We Tried A TikTok Cheez-It Recipe To See How It Compares To The Real Deal

The internet is tailor-made for browsing delicious-looking foods and drooling over them. Everything from TikTok cookie recipes to everyday cheap eats show up and make our mouths water. We love stumbling across seemingly easy and delicious TikTok recipes, but many are hit-or-miss. It is not unusual to see something on the internet that looks like the next big taste sensation, but as we all know, looks can be deceiving.

The viral TikTok Cheez-It copycat is the latest food to take the world by storm. The recipe promises that with two simple ingredients and very little effort, you can create your own homemade gluten-free Cheez-It knockoffs in no time. It sounded too good to be true, so of course, we had to try it to find out how these crisp cheese snacks stacked up to the real thing. With the simple ingredients and minimal equipment needed, recreating this TikTok sensation was a breeze; however, the results were not entirely what we expected.

Cheez-It history

The late 19th century was a bit of a boom time for crackers in general. At the time, crackers were considered a healthy food and were even used for medicinal purposes. One of the companies producing these snacks, Wolf Bakery Company (which eventually became Green & Green), was churning out crackers left and right around the turn of the 20th century.

The company made its way through the First World War creating economical and nutritious crackers, although they were not necessarily delicious. After the war, though, with the American economy still suffering, the company decided to turn to the classic Welsh rarebit for inspiration. Rarebit is a simple dish of melted cheese sauce usually served on toast. It was relatively inexpensive to produce and made for a tasty snack when baked into little hard squares called Cheez-Its, which lasted a shockingly long time when stored correctly. They were perfect for traveling and keeping food in the house. After many acquisitions, Cheez-It crackers are now distributed by Kellogg's, and over 75 billion Cheez-Its are sold each year.

The process of making your own Cheez-Its

The process for making TikTok's copycat Cheez-Its is simple. First, you need sharp cheddar cheese. Some versions say to use ultra-thin sliced cheese, while others do not specify. We used regular generic brand sharp cheddar cheese. Next, you will need salt. Again, some TikTokers specify some additional seasoning, but we went simple and classic and used salt.

Take a few slices of cheese at a time, and stack them up, then use a sharp knife to cut them into squares. Next, take a straw and cut out a hole in the middle of each piece of cheese to mimic the hole in the middle of a Cheez-It. For good measure, we also cut some of the quartered cheese into smaller pieces to create some the same size as a standard Cheez-It.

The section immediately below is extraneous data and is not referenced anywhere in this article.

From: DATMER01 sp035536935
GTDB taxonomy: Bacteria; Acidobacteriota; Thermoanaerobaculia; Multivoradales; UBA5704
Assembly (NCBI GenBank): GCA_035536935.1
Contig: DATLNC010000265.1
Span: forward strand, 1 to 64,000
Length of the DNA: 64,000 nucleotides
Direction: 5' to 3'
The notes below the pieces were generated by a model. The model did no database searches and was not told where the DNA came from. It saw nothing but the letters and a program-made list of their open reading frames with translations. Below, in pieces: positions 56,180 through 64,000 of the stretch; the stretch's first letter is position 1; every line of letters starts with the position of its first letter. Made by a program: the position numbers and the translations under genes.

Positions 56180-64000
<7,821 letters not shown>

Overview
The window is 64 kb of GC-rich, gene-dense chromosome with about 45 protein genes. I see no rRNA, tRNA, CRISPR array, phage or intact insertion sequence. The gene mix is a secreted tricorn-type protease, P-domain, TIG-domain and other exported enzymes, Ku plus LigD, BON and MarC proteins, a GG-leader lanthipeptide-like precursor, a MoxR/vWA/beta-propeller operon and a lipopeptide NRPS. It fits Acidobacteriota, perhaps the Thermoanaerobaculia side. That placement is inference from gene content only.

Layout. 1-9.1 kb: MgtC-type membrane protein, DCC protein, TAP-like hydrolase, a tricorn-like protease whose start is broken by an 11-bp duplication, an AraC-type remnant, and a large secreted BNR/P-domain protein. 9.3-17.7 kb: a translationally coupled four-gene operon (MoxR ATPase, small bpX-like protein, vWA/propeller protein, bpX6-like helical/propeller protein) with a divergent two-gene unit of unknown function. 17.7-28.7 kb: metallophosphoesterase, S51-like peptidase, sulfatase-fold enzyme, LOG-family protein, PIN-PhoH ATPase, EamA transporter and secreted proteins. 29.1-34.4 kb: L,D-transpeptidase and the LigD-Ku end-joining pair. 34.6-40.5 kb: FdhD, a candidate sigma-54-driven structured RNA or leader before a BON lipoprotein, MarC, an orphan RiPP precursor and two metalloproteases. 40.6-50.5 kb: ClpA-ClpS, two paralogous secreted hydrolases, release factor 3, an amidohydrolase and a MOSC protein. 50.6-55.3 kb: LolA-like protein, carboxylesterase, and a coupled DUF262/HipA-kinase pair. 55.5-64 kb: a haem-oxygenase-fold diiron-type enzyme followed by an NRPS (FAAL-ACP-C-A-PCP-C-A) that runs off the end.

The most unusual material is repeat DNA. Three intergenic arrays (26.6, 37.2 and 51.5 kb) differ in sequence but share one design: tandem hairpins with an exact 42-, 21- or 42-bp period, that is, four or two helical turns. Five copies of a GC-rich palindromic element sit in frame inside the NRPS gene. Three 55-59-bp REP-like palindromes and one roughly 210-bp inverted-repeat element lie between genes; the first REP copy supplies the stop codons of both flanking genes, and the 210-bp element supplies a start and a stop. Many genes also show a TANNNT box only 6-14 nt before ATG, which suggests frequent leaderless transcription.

Salting can be done before baking or after. We tried both and found that salting the cheese before baking helped it stick better.

Finally, place the cut pieces of cheese on a parchment paper-lined baking sheet and bake for 20-25 minutes at 275 degrees Fahrenheit. In theory, when you take them out of the oven, they should be crispy, cheesy Cheez-It copycats.

Few ingredients, big differences

There is almost no comparison when it comes to ingredients. That's because while Cheez-It crackers contain cheese and salt, neither is the first ingredient.

The first ingredient in Cheez-It crackers is flour, followed by oil. Because let's remember, real Cheez-Its are crackers, not just baked cheese. Cheez-It crackers also contain cheese, salt, paprika, yeast, and soy lecithin. This is noticeably more ingredients than what is required for the copycat versions. It is also worth noting that in all of the TikToks we looked at, none of them specified paprika.

You may be wondering how, with wildly different ingredient lists, the two recipes can turn out the same type of snack. We wondered the same thing. Basic chemistry tells us that the difference in ingredients will result in a different outcome. A true copycat recipe would likely involve flour and other cracker-like ingredients.

Still, we can appreciate that this version of the snack makes a gluten-free version. It also lacks other common allergens, such as soy, which are present in real Cheez-It crackers.

Price to make vs. buy

The difference between the price to make these cheese snacks vs the price to buy them is a little bit of a moving target. If we are looking at just the cost of ingredients, a box of Cheez-It crackers at our local Target is $3.99 for 12.4 ounces. A pack of sliced Good and Gather cheddar cheese is $2.29 for an 8-ounce pack. That means that, per ounce, Cheez-It crackers cost $0.32 and the homemade ones cost $0.28. This does come out slightly cheaper, but it should be noted you get more crackers per box than you would by making them at home, even cutting them to the same size.